Rev 11:15 (MSG) ]


[If we understand the cosmic calamities to be regime changes, then a more accurate sign of the Return is when the current ruling elite are replaced after a time of distress so great that “if the days were not shortened no one would survive” with a new ruling elite. ]


Following those hard times, Jesus returns.  “And then they'll see the Son of Man enter in grand style, his Arrival filling the sky—no one will miss it! He'll dispatch the angels; they will pull in the chosen from the four winds, from pole to pole.”


Dispensationalism speculates that there must be a Parousia of the faithful before the wrath of God falls upon humanity in the Great Tribulation.  This is also called the Rapture of the Church.  The idea is that before things get really bad, Jesus secretly comes back to earth and takes all believers with him to safety while God’s judgments upon sin become a megaphone of pain to call people to repentance and into a right relationship with Him. 


1 Corinthians 15:51-52 (MSG)

But let me tell you something wonderful, a mystery I'll probably never fully understand. We're not all going to die—but we are all going to be changed. You hear a blast to end all blasts from a trumpet, and in the time that you look up and blink your eyes—it's over. On signal from that trumpet from heaven, the dead will be up and out of their graves, beyond the reach of death, never to die again. At the same moment and in the same way, we'll all be changed.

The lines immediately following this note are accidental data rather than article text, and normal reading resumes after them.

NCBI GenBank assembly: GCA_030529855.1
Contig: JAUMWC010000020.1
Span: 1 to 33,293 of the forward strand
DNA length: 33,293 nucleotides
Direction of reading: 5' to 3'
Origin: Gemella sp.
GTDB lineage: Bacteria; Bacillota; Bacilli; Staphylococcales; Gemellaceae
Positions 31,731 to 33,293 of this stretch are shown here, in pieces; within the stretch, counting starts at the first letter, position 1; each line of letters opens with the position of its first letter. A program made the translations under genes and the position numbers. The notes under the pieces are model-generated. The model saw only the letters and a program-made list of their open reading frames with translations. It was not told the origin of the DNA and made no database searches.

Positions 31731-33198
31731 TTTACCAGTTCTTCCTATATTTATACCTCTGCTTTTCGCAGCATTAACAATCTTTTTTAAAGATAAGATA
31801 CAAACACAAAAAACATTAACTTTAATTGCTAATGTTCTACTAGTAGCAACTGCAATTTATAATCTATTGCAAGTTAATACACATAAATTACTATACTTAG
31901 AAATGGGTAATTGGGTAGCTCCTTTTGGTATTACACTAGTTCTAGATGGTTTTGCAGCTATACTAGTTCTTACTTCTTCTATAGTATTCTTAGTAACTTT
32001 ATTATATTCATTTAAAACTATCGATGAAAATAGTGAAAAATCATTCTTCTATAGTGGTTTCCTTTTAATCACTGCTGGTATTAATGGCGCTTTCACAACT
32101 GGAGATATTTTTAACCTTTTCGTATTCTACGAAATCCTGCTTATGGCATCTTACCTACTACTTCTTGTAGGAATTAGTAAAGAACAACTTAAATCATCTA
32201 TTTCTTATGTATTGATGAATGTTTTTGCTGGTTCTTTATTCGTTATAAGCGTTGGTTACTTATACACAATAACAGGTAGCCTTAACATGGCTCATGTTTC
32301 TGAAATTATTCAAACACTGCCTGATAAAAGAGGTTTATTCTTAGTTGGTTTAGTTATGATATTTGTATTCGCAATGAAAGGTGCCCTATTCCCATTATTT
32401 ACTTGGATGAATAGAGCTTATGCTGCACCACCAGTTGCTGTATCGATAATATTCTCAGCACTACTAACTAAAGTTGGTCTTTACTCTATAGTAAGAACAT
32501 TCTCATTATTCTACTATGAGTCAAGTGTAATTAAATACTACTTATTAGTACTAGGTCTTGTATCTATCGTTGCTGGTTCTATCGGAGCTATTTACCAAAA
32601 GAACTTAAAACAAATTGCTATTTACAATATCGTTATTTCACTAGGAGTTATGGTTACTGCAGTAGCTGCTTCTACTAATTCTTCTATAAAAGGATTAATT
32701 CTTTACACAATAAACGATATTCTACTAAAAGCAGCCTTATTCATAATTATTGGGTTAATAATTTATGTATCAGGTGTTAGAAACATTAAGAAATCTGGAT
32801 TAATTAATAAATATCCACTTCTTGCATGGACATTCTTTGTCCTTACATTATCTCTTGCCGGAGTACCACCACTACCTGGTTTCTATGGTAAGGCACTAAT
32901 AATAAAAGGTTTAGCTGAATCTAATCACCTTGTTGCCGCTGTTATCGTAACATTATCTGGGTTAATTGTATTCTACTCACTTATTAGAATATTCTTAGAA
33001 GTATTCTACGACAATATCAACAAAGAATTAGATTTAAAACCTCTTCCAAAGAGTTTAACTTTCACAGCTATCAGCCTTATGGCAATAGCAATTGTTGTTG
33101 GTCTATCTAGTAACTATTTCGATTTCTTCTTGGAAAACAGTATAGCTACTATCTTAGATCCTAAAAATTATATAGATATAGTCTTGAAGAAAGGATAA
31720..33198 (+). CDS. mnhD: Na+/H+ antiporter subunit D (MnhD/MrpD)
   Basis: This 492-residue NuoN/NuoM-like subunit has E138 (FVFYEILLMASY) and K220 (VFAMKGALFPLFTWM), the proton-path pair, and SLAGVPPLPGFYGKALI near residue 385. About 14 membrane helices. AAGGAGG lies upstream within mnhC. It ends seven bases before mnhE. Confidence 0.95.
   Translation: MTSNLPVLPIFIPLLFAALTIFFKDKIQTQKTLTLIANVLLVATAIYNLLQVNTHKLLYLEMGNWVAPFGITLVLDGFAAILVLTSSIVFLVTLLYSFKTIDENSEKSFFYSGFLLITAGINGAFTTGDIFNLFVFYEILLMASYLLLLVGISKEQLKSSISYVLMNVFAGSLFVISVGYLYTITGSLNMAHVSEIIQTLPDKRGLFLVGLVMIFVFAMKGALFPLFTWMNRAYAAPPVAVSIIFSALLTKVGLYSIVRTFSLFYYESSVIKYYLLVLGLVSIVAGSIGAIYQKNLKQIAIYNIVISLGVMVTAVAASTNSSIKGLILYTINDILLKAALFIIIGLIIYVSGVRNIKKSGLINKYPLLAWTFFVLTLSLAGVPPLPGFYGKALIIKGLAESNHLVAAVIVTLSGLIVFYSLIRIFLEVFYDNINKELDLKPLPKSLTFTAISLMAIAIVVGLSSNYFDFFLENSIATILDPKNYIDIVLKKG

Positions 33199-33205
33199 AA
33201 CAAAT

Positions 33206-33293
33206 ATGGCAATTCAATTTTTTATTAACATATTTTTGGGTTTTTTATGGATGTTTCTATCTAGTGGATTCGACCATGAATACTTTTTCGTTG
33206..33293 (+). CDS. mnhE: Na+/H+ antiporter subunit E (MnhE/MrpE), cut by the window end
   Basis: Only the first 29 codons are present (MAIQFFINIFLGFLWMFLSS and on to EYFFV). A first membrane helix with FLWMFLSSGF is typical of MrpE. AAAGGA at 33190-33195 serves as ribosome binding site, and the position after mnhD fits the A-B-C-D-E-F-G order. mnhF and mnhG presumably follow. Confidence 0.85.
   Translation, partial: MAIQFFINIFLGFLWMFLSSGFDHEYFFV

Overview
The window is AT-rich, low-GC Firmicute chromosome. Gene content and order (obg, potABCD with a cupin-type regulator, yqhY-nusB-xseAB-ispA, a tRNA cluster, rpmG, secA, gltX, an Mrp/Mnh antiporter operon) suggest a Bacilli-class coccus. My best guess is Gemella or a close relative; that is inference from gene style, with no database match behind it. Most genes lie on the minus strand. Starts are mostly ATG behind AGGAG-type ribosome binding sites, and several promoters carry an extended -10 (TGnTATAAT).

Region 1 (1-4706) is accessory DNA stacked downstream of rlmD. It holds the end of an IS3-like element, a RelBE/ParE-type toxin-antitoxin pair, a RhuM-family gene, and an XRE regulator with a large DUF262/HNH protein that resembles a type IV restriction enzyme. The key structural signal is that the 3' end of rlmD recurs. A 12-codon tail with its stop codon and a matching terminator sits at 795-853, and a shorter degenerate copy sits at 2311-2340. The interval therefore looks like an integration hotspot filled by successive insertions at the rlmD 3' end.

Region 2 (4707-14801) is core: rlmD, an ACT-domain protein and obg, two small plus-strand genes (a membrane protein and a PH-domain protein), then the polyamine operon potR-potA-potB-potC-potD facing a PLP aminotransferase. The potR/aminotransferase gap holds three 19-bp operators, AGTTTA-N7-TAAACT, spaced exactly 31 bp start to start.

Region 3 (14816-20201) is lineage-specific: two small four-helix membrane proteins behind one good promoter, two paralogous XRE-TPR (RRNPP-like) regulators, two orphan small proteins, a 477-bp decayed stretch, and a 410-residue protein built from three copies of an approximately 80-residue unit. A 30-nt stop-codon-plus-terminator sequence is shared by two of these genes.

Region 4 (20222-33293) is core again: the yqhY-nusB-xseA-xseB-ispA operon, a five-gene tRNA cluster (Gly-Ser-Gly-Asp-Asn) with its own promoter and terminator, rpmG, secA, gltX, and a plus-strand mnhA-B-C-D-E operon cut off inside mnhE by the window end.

This is one reason I hope the dispensationalists are right.  Who wants to go through any more tribulation than they have already endured?  Don’t you want to miss out on persecution, violence, pestilence, famine, and death?  If Jesus arrives right now, and believers skip the whole end-of-life journey and are translated into life eternal.  But, unfortunately, there is no pre-tribulation rapture.  There is no secret return to gather the elect, Jesus said His return would be in Grand Style and no one will miss it.  There is a second coming, in which the faithful are gathered to Jesus but it will be no secret.